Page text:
Members did not decide to implement recommendations from the Top Salaries Review Body aimed at making the expenditure more accountable and conditions better for the staff MPs employ.
Chris Smith, the Labour MP, whose amendment saw MPs get the cash the review body wanted, said they should now tackle those 'more important issues' about accountability and openness.
The Government had made a Commons debate on those subjects impossible on Tuesday night, he said, because it had rejected the review body's recommendations on them, allowing MPs a debate only on how much money they should get.
That had meant that fighting for the cash had been 'the only option open to us'. But the vote 'should not close the issues down. We should push for more accountability in the system', both through the House of Commons Commission and the Leader of the House.
The review body had recommended that the allowance be formally split into staff and office and equipment costs, with a personnel office created to help MPs be 'model employers', after a study commissioned by the review body had shown them to be 'at best variable and at worst unacceptable'.
Of the 1,300 or so secretaries and researchers employed by MPs, 159 still have no formal contract of employment, the study found. Of those that do, some 'are so inadequately drafted as to be meaningless'. It went on: 'It is the general view, moreover, that many MPs regard contracts, however drafted, as a formality and little more than lip service is actually paid to them.
'We have heard, for example, that MPs commonly forget pay review dates; staff have been dismissed because the allowance has been mismanaged; and, regrettably, there are allegations that some secretaries have been fired in favour of the employment of spouses.' Many end up working way beyond the hours for which they are paid, and there are allegations that many MPs 'spend up' their allowance at the end of the year in bonuses 'a disproportionate amount of which are alleged to go to their wives'.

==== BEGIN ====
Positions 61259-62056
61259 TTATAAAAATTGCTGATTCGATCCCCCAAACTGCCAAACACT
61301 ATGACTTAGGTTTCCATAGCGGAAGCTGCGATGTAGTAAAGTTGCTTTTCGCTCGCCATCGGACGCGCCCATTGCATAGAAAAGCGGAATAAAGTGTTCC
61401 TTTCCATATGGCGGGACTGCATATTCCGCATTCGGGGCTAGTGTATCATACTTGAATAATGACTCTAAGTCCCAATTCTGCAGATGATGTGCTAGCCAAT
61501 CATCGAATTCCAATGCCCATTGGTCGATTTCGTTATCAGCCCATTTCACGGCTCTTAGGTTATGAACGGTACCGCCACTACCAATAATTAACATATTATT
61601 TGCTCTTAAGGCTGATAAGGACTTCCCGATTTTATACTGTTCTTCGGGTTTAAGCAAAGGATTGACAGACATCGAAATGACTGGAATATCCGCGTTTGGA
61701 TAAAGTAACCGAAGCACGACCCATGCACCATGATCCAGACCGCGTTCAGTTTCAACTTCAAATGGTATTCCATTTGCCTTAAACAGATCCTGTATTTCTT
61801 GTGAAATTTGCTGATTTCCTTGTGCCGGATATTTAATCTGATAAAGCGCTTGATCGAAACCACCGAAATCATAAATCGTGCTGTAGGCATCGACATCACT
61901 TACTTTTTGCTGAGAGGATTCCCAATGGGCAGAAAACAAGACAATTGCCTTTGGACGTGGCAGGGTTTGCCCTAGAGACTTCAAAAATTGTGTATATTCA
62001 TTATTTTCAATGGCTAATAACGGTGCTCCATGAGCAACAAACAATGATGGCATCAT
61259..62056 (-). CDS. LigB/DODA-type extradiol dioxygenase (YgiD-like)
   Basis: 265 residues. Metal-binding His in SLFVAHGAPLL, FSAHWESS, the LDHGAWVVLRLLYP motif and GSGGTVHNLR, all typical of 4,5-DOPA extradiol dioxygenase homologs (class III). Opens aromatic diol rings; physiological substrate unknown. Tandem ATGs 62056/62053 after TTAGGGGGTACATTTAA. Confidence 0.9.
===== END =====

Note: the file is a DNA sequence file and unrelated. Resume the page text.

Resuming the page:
There is 'next to no correlation between job title, job content and salaries paid,' the study found, and 'increasing disquiet' among staff about that.
The study also found 'a strong body of opinion' among MPs that 'the present system for ensuring probity and value for money is inadequate'.
The Fees Office is 'in many circumstances obliged to accept the word of 'honourable members' and it appears that a lot is in fact taken on trust', the study said. Receipts are not always required for office equipment, and in some cases the Fees Office is in no position to refuse payments.
The present system would allow the whole allowance to be spent on purely party political work, the report said, and 'there are widespread allegations that this in fact happens'.
The review body recommended that cash for staff should be separated from equipment and only paid over on production of an acceptable employment contract.
Researchers and secretaries - too fearful to be named yesterday - said some MPs saw working for them as a privilege and treated staff like 'an individual medieval fiefdom'. Tony Newton, Leader of the House, insisted in the debate, despite the report's findings, that the gains in accountability would be 'at best doubtful' and 'what would be lost is the flexibility, which many members value, to make the most effective use of the allowance'.
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